Greene’s had opened at a propitious moment. For much of the nineteenth century, theater in the United States had been regarded as either a snobbish interest of a tiny elite in the East or a low, immoral distraction for single men, not far removed from the brothel and the saloon. In the 1880s vaudeville emerged: variety theater as professionally run as any of the great industries and designed to make the theater “as ‘homelike’ as it was possible to make it,” in the words of the impresario B. F. Keith, so that it “would directly appeal to the support of ladies and children.” Cedar Rapids’s location as a railroad hub meant that it instantly became one of the key stops on the new theater circuit, though not always one that the performers relished playing. Cedar Rapids’s audiences had a reputation for giving instant and bracingly honest critiques. When the Marx Brothers performed a skit based on The Spirit of ’76 at another Cedar Rapids venue, the Majestic Theatre, there were boos and catcalls from swaths of the audience, incensed by what they considered an insult to the flag. The young Van Vechten was nowhere near as discriminating. During his formative years a litany of theatrical talent whizzed through the town for one-night-only performances, sprinkling a film of stardust over Cedar Rapids as it went. From his favored vantage point of the balcony at Greene’s, Van Vechten saw many of vaudeville’s biggest stars, as well as celebrated names from outside the variety tradition. Richard Mansfield appeared as the caddish dandy Beau Brummell, Lillian Russell in American Beauty, and Otis Skinner in Romeo and Juliet; all three were celebrated names who packed theaters in New York and Chicago with ease. Van Vechten devoured everything the producers served up, from Shakespeare to minstrelsy; from Stephen Foster and John Philip Sousa to the productions of the American Extravaganza Company, which put on spectacular Arabian Nights–style pantomimes with evocative titles such as Fantasia and Superba.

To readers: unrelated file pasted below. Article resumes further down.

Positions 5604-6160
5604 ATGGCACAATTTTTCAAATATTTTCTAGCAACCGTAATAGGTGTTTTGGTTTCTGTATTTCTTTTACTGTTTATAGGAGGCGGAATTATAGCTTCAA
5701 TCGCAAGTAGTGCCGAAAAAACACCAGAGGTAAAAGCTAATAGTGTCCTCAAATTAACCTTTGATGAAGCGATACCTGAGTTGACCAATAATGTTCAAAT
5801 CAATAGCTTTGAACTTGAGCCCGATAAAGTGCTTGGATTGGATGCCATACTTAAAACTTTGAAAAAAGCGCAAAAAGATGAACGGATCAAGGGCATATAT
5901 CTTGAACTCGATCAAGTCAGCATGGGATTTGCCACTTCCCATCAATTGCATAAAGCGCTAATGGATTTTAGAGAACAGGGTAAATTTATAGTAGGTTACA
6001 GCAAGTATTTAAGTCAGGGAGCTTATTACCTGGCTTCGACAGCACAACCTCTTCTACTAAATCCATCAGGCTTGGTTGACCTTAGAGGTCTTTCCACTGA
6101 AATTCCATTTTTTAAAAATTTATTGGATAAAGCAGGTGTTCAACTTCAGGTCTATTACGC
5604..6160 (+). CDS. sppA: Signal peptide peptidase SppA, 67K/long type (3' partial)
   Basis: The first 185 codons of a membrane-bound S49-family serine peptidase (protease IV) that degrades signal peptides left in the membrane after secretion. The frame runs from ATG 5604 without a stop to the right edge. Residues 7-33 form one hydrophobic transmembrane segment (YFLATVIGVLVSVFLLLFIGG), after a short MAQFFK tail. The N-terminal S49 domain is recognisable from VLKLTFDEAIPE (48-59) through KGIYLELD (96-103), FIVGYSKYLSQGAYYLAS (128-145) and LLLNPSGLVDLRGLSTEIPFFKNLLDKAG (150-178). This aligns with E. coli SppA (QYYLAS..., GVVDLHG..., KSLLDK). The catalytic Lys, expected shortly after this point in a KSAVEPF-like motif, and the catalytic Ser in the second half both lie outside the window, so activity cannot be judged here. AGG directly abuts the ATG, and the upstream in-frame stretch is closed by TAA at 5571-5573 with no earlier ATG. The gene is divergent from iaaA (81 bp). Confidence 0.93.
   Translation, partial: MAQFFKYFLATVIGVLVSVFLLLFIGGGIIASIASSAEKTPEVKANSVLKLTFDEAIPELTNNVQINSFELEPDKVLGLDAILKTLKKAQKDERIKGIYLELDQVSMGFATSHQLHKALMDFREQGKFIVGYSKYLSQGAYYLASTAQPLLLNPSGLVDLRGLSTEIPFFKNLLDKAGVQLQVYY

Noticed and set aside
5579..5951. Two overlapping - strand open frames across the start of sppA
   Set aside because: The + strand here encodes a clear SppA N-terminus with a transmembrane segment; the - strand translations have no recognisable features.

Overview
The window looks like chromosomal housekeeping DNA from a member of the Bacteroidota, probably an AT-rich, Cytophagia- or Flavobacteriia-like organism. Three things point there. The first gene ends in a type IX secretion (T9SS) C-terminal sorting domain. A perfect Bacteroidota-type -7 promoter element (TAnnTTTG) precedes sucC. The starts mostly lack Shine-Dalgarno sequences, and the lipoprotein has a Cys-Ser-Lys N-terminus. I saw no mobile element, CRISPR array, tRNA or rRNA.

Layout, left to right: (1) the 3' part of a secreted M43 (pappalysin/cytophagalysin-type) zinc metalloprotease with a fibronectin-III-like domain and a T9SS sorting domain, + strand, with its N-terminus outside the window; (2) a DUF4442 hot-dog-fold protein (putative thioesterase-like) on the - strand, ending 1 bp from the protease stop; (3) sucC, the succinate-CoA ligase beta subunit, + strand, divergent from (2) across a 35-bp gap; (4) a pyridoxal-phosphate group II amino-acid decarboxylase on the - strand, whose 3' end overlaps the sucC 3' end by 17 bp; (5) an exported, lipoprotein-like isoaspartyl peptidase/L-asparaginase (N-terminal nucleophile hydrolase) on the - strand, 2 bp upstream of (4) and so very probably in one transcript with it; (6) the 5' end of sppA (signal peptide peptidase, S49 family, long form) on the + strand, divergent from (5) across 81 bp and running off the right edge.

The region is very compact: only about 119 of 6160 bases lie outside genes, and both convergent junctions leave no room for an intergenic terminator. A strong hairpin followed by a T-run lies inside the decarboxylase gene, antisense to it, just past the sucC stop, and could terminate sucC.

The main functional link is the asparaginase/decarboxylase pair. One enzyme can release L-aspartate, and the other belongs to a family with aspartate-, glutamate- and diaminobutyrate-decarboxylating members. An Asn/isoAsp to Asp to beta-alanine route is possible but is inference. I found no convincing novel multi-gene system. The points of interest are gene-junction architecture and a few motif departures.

Beyond the pure escapism, Greene’s offered a glimpse of another America far away from the cornfields and church socials of Iowa, one brightly illustrated by a collage of multiethnic cultures and propelled by the brutal dynamism of urban life that was swiftly enveloping the nation. Young Carl saw a production of A Trip to Chinatown, a hit musical that revolved around fast-living members of the Bohemian Club, wealthy San Francisco bachelors who patronized fancy restaurants and dallied with young single ladies. Despite being set in California, the show featured a popular song, entitled “The Bowery,” that helped establish the infamy of New York’s vice districts in the late 1800s. Sissieretta Jones, an African-American singer otherwise known as Black Patti after the Italian soprano Adelina Patti, appeared with the Black Patti Troubadours, a revue company of dozens of black singers and dancers and acrobats, one of whom was a then unknown Bert Williams. There was even a demonstration of Edison’s revolutionary Vitascope motion picture technology at which Van Vechten and a thousand other astonished patrons watched a Native American tribal ceremony, a round from Jim Corbett’s victorious bout against Charley Mitchell in Florida, water cascading down New Jersey’s Paterson Great Falls, and Loie Fuller dancing on the Parisian stage, the wonders of modern machinery summoning them all to appear under the same roof.
Van Vechten documented his passions in scrapbooks—another collecting obsession that stayed with him for life—spending hours filling their pages with magazine cuttings, theater programs, newspaper reviews, and a vast collection of cigarette card photographs of the biggest stars of the day. Actresses rather than actors, enchanting in their bustles and gowns, their hair pinned elaborately and their cheeks dusted with rouge, held his fascination. The charismatic comedian Della Fox was a particular favorite, but there were also less conventional heroines (or heroes), such as Richard Harlow, a hulking two-hundred-pound female impersonator, further testament to Van Vechten’s interest in men who refused to be men. The scrapbooks were his attempt to possess beauty in much the same way that a lepidopterist pins butterflies to a board. Held in stasis between the covers of his books, the luminaries of the theater who swept into town never really left: they and the glamour they exuded were with Carl, always.
As a teenager he photographed his own moments of theatrical fantasy, getting friends to re-create poses from magazines or shows he had seen. He had Louise Henderson stand on a chair on his back porch, pretending to be an opera singer, while another female friend lay among flowers like Shakespeare’s Juliet laid to rest. These were the adolescent prototypes of the famous Van Vechten studio portraits, studied and deliberate encapsulations of beauty and talent. As child and adult Van Vechten used his camera lens to eschew the banal and ugly, focusing on perfect little moments of make-believe to be captured for posterity.
In those sepia images, and in the dark of Greene’s auditorium, an intangible presence reverberated like a new elemental force; through the taffeta drapery of the Gilded Age, the bright lights of a new world flickered before Van Vechten’s eyes. Very soon the drapes would be torn down and the illumination would be total.

 
Copyright © 2014 by Edward White